In this interview, Bart Knaack, a test advisor at Professional Testing, discusses his upcoming keynote, titled "The Survival Guide for Testers and Test Managers." He explains what has changed in the testing field, the impact of agile, and the responsibility of quality.
Josiah Renaudin: Today I’m joined by Bart Knaack, a test advisor at Professional Testing and keynote speaker at our upcoming STARWEST conference. His presentation is titled “The Survival Guide for Testers and Test Managers.” Bart, thank you very much for joining us.
First, could you tell us about your experience in the industry?
Bart Knaack: I have been in IT for twenty-one years now (not including my years as a student in computer sciences), of which about nineteen have been in testing and test automation. In this timeframe, I have worked in many different branches, including telecom, finance, and aviation.
Josiah Renaudin: Since you first entered the testing field, how much have the roles and responsibilities of testers evolved?
Bart Knaack: Testing has had many changes, including the change to structured testing, more focus on test automation, and towards testing in agile environments.
Josiah Renaudin: Has the fact that agile’s lessened the strict separation of developer and tester roles made it easier to be a tester, or harder?
Bart Knaack: Due to agile, we seem to get back into the “Why do we need testing?” discussion on the one hand—in waterfall we had finally found a position within a project—but also a “Quality is the responsibility of the entire team” mentality, on the other hand. So there is a shift, which does not necessarily make it harder or easier, but different.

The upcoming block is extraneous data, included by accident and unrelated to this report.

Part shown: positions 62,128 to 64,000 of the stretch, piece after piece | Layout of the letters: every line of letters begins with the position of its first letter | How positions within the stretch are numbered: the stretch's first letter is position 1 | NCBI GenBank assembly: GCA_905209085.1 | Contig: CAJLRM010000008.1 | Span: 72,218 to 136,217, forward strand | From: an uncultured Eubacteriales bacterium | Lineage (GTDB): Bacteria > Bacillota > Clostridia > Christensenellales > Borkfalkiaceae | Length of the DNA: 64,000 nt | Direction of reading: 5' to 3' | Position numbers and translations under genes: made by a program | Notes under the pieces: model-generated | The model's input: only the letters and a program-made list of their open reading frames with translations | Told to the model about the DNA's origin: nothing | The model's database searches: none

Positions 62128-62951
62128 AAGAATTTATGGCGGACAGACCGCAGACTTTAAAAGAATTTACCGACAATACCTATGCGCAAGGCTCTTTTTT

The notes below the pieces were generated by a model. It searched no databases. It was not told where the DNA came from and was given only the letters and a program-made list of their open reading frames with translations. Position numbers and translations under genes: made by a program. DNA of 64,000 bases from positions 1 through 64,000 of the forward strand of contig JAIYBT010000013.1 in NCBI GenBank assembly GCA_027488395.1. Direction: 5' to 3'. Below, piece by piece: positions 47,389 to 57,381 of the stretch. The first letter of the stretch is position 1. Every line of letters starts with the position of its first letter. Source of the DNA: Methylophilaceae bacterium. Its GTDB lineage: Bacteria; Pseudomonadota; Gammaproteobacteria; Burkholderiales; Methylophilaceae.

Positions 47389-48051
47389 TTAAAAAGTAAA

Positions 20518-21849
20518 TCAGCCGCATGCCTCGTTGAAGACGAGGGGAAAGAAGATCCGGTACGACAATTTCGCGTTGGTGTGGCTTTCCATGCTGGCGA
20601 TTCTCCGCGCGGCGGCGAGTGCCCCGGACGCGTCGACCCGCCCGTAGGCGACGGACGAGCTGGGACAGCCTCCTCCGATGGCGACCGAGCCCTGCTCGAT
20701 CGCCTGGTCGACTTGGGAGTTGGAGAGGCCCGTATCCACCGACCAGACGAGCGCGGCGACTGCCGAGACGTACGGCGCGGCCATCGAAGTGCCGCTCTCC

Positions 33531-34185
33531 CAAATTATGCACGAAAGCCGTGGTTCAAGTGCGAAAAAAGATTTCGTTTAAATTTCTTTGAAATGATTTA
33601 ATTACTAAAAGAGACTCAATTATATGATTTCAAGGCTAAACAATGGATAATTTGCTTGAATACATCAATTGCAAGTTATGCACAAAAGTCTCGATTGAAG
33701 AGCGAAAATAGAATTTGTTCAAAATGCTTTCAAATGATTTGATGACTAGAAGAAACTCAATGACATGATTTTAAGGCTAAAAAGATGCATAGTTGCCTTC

Josiah Renaudin: Who else on modern teams is responsible for quality, other than testers?
Bart Knaack: The theoretical answer should be the entire team—however, in a lot of teams, we still see a small number of people focus on quality. And yet, the demos do cater for an excellent moment of reflection on quality, and product owners now have a better view on the quality to be delivered.
ScrumMasters can aid in this as well, but it depends per company to what extent they are involved.
Josiah Renaudin: Of the emerging technologies—continuous integration, mobile, the Internet of Things, and cloud—which do you feel has most drastically changed testing?
Bart Knaack: They all have their impact. I guess it depends on the branch you work in when deciding what impacts you the most. At this moment, I would expect mobile to be the biggest influence, but in the near future, I guess the Internet of Things will be more impactful. Yet, at this moment, that is still in its infancy.
Josiah Renaudin: What are three of the most important new skills that testers need to adopt to properly test mobile apps in the cloud?
Bart Knaack: To recognize the opportunities and possibilities, understand what the cloud has to offer, and know what threads the cloud puts upon us.
Josiah Renaudin: Does a tester need to grow and evolve in order to not only become better-rounded, but also remain relevant in our industry? Will a tester become obsolete if he or she doesn’t adapt?
Bart Knaack: Come and listen to my keynote. I am not going to give it all away yet, but I think growth and evolution are a necessity, whatever role you are in.
Josiah Renaudin: More than anything, what message do you most want to leave your audience with after the keynote?
Bart Knaack: Embrace the future and keep an open mind towards changes that will come upon us.
Test advisor at Professional Testing, Bart Knaack has more than twenty years of experience in testing and test management. Bart has contributed to testing projects and processes in roles of test manager, test data management team lead, and process improvement agent. He has coached testers, built up test teams, and developed processes in test, test support, and overall quality management and improvement. Bart is a frequent speaker at conferences, universities, and colleges. In 2009 Bart and James Lyndsay co-founded the TestLab, an exciting part of today’s STAR conferences.